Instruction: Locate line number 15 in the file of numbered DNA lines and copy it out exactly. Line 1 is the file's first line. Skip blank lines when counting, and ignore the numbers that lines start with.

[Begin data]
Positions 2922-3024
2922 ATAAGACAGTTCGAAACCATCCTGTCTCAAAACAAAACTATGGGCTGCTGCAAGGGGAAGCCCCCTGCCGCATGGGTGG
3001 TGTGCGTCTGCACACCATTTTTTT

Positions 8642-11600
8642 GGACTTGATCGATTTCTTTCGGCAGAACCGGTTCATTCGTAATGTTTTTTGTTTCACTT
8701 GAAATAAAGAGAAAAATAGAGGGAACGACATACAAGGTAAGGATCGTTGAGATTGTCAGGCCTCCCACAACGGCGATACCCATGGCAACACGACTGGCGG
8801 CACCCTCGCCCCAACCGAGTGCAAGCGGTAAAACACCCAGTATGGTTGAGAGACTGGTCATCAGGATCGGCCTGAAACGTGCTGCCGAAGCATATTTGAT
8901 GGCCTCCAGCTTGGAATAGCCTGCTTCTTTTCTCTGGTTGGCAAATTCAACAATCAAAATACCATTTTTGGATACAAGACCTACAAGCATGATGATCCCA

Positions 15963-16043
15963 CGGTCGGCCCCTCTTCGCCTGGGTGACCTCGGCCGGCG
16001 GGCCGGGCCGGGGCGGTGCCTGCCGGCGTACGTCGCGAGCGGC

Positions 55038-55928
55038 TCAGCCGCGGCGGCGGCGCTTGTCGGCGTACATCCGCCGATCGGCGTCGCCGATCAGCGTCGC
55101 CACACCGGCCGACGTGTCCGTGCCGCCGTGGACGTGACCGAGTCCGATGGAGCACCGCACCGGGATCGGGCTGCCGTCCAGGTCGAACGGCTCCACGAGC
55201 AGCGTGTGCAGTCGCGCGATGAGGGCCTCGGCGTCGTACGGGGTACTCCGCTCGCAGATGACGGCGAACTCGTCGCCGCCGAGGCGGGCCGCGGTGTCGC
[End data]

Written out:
55201 AGCGTGTGCAGTCGCGCGATGAGGGCCTCGGCGTCGTACGGGGTACTCCGCTCGCAGATGACGGCGAACTCGTCGCCGCCGAGGCGGGCCGCGGTGTCGC